US Supree Court kicks off potentially explosive session

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Washington

Sexual minority rights, abortion, immigration and guns the Supreme Court convenes Monday to address an incendiary list of cases as the American political scene reaches fever pitch over efforts to impeach President Donald Trump.
The court’s balance has shifted to the right under Trump, who appointed judges Neil Gorsuch and Brett Kavanaugh in his first term, and who is now gearing up to fight for re-election next November. The court kept a low profile during its 2018-2019 session after Kavanaugh’s Senate confirmation descended into a mud-slinging battle over sexual assault allegations that he strenuously denies.
In its last term, the court ‘seemed to do everything it could to rise above the partisan rancor, to not be divided along partisan lines,’ David Cole, legal director of the American Civil Liberties Union (ACLU) said. But Cole warned that ‘this term, it’s going to be harder for the court — they already have cases involving very hot-button, ideologically divided issues.’
With election campaigning ramping up over the coming months, the court’s rulings will be closely watched by rival political camps. Conservatives are now seen in the majority among the nine judges after Kavanaugh’s appointment, and liberals are on the defensive. In the last election, Trump secured victory after wooing voters — including evangelical Christians — with promises to appoint right-wing judges who oppose abortion and defend the right to own guns.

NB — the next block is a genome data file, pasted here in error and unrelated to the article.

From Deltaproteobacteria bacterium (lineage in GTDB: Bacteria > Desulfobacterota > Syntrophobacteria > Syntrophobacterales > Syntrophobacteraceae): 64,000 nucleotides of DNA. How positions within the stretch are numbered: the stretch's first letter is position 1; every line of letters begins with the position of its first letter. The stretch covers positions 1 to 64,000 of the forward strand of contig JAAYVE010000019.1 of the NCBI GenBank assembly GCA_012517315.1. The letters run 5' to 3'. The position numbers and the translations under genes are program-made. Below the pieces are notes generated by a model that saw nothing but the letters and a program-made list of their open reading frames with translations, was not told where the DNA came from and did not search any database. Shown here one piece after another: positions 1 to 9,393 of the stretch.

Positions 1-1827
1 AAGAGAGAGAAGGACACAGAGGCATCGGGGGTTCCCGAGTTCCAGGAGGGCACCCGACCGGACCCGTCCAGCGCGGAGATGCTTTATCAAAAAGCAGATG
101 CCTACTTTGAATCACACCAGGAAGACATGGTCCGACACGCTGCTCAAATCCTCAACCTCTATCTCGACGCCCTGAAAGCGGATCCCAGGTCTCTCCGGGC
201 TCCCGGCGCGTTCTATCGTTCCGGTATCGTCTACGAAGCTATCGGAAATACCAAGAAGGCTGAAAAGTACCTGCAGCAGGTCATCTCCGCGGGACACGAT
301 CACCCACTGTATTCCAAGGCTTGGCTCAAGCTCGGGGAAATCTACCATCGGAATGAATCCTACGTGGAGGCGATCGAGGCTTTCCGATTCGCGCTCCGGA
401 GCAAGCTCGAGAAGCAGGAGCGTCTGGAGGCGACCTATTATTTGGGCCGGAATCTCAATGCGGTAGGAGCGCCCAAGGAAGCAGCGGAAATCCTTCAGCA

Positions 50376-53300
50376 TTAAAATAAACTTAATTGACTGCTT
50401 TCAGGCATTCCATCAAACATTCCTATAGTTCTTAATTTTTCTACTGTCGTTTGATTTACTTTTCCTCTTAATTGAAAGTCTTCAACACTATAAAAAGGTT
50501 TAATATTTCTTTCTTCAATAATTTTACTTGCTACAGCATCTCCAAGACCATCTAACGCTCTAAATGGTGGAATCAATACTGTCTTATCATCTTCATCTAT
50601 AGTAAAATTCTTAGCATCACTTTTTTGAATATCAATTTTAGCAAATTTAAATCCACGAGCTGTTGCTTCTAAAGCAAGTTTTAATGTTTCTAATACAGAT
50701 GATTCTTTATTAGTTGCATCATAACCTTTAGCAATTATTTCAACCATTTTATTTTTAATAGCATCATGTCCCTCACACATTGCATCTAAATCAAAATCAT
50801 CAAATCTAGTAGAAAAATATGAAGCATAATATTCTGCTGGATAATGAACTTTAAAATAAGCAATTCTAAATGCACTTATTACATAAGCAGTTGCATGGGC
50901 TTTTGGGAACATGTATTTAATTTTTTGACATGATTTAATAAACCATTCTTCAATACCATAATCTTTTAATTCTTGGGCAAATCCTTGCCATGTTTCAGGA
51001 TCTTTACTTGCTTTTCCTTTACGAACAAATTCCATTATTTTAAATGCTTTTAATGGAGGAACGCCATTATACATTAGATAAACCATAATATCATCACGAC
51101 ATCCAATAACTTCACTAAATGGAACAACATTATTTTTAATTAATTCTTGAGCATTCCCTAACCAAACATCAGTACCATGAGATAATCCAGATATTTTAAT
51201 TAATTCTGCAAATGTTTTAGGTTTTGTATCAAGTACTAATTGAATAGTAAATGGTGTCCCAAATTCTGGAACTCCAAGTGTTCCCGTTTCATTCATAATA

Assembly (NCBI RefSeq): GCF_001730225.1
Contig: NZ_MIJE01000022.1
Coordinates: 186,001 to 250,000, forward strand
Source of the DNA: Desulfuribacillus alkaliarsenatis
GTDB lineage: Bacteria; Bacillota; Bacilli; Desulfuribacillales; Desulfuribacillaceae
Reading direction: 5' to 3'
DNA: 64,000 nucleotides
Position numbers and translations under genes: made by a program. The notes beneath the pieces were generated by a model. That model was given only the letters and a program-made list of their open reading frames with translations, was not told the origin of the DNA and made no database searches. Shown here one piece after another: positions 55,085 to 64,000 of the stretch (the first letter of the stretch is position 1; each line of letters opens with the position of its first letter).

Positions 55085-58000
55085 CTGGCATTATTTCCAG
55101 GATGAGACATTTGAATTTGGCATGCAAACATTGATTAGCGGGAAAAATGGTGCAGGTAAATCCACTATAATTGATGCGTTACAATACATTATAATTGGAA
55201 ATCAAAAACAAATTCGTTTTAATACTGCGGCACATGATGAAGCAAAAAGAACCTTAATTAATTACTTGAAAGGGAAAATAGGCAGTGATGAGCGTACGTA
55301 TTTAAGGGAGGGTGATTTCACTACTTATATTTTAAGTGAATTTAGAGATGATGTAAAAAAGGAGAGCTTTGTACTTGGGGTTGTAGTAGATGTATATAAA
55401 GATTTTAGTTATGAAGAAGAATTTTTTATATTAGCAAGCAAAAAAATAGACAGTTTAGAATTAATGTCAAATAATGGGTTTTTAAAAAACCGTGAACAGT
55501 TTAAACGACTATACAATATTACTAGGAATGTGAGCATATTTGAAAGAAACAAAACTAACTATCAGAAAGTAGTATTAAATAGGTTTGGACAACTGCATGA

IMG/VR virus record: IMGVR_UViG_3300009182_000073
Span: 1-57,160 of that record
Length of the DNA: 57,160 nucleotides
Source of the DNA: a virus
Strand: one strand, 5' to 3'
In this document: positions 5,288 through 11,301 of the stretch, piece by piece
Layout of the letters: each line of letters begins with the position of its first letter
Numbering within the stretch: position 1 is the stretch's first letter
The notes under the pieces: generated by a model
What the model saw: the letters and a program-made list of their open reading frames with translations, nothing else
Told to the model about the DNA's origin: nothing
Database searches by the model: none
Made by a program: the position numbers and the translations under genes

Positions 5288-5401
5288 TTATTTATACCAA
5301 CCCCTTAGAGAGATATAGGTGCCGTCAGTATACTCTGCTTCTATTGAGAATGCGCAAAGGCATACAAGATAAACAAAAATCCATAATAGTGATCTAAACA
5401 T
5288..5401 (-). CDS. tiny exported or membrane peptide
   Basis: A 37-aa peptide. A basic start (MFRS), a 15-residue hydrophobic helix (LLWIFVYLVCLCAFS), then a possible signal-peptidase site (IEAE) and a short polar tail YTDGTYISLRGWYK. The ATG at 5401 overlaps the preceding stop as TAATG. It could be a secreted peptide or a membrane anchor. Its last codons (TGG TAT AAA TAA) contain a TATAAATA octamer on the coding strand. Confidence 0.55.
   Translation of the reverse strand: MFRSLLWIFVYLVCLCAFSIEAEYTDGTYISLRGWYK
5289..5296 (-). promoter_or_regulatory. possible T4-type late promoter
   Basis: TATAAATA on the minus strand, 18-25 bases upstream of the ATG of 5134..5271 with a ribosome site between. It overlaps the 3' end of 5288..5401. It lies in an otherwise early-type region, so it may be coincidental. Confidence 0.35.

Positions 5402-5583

The court will on Tuesday dive into the issue of whether it is legal to fire someone because of their sexual orientation or gender identity. Trump’s Republican administration argues that lawmakers in the past were not addressing gay rights when employment discrimination over ‘race, color, religion, sex, or national origin’ was banned.
LGBTQ campaigners, who won a major victory in 2015 when the court guaranteed the right to gay marriage, are calling on judges to ensure gay and transgender people are covered by the discrimination ban. What’s the point of gay marriage if ‘you can get married on Saturday and fired on Monday?’ ACLU lawyer Jay Kaplan asked ahead of the new session.—APP

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